The indie-author blogosphere (you didn’t know we had one, did you?) lit up this week with fallout from an article Hugh Howey wrote about the shabby treatment of indie authors at the RT Booklovers Convention in New Orleans last weekend.
Howey said he had heard from several people who attended the conference that indie authors – even bestselling ones like Liliana Hart – were labeled “aspiring authors” and shunted to a separate room during the book signing event. And while trad-pubbed authors each had three feet of table space for signing their books, indies were crammed in like sardines next door.
As near as I can make out from the comments, the “aspiring author” thing was either a single comment by a volunteer who misunderstood the difference between the two rooms; or a title attendees picked for themselves upon registration, and if they accidentally ticked “aspiring” instead of “published” on the registration form, it was their own damn fault. Continue reading ““Aspiring” Indies: Same Stuff, Different Day”
The independent publishing movement is maturing at an astonishing rate. Everything is still evolving and changing daily, but anyone who is paying attention can see we look a whole lot different than when we started.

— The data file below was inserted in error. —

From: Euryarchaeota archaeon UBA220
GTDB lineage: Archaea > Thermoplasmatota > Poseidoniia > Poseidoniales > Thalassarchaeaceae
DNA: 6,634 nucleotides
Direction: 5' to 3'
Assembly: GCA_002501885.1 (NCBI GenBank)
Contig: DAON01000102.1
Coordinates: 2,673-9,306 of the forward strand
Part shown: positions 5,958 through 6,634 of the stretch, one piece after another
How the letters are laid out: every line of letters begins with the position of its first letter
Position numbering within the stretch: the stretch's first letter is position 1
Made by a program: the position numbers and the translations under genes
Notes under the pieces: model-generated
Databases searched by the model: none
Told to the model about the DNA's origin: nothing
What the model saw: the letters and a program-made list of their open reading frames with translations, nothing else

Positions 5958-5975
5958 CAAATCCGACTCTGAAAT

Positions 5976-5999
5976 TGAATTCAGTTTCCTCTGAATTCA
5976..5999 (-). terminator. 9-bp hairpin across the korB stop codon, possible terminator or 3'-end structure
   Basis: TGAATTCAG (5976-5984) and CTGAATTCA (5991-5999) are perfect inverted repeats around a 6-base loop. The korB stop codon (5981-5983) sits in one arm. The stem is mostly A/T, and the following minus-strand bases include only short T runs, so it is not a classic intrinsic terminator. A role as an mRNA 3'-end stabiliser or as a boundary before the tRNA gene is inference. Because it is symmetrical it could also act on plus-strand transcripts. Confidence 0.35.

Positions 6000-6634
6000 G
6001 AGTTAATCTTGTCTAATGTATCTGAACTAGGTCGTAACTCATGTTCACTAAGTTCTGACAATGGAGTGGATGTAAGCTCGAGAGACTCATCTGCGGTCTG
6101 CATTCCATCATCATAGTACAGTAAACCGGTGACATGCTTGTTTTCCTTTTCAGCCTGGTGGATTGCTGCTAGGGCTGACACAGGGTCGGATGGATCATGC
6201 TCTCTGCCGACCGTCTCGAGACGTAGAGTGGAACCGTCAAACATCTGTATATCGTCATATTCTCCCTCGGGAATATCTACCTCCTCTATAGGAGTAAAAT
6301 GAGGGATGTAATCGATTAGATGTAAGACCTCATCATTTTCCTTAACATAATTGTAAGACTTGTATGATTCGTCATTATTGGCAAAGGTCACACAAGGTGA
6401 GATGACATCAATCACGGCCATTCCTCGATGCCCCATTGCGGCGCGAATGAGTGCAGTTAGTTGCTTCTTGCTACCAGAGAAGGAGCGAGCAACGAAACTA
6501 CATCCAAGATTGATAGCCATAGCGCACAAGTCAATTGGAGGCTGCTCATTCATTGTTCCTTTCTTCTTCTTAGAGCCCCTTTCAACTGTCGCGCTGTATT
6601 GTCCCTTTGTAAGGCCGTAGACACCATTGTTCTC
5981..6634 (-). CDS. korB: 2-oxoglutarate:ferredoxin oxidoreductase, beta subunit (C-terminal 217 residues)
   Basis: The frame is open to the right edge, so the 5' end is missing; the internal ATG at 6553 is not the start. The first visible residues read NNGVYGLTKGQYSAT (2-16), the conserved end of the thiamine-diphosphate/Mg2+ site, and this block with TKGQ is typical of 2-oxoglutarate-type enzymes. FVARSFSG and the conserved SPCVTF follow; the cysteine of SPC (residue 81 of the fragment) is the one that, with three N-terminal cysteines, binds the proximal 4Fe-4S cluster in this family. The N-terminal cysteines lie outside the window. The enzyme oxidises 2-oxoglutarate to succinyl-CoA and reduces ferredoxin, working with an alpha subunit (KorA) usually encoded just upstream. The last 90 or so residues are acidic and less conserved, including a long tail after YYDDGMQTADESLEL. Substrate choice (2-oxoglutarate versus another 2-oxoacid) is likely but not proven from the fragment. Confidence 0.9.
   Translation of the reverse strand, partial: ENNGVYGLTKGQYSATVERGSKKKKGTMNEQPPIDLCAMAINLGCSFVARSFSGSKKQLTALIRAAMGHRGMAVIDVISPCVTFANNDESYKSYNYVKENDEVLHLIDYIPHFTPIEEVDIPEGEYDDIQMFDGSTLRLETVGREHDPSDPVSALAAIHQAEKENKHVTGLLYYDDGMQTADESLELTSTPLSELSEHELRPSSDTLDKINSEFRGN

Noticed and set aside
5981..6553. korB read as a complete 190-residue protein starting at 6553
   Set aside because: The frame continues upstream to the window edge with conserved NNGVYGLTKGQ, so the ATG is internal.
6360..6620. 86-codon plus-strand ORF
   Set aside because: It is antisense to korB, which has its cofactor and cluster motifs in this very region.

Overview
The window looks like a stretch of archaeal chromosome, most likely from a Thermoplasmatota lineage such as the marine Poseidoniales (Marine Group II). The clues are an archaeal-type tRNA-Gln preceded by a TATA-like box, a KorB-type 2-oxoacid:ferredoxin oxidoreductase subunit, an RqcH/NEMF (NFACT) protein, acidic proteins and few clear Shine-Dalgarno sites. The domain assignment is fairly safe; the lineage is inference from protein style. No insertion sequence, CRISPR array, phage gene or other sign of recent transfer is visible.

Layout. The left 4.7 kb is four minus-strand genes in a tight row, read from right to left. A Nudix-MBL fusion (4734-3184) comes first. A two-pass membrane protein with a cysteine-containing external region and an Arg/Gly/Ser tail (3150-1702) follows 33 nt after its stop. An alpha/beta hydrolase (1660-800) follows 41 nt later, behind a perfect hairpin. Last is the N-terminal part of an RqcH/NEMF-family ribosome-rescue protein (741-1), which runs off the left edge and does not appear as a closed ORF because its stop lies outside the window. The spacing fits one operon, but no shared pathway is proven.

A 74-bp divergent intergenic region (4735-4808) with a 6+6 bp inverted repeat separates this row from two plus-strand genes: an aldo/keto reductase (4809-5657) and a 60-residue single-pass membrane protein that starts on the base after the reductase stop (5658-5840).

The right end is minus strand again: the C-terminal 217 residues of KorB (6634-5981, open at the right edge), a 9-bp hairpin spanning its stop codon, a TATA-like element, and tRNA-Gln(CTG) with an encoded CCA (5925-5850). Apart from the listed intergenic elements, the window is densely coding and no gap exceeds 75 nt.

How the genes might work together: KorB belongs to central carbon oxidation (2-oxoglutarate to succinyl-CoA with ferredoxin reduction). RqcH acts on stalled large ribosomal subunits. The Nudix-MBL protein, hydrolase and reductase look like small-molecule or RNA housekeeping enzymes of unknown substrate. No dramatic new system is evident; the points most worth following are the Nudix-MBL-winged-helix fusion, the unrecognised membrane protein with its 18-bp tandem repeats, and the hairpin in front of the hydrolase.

Indie books are getting better. The product is more finished and professional than a few years ago. Covers are better. Writing is better. There are more success stories each year. The communities are stronger, and we are fighting our way through the learning curve.
Part of what holds us back is the impulse to emulate the old model of publishing to achieve the old standard of success. On some level, we know that big ink was never what it pretended to be. Too much has come out about how the dead tree empires twisted and manipulated sales figures to include pre-orders of books that were ultimately returned after “bestseller” status was achieved. We know about the hollow victories claimed by pay-to-play award winners, and the phony review buzz. In spite of all their moaning about worthless, unreadable drek, we know big ink cares little about literary virtue where profit is concerned.
On some level, we yearn for what never really was. We want what we thought big publishing was. Some of us want it so badly, we try to create indie versions of it. The problem is, it doesn’t work and it never can. Continue reading “New Publishing Should Not Emulate Old Publishing”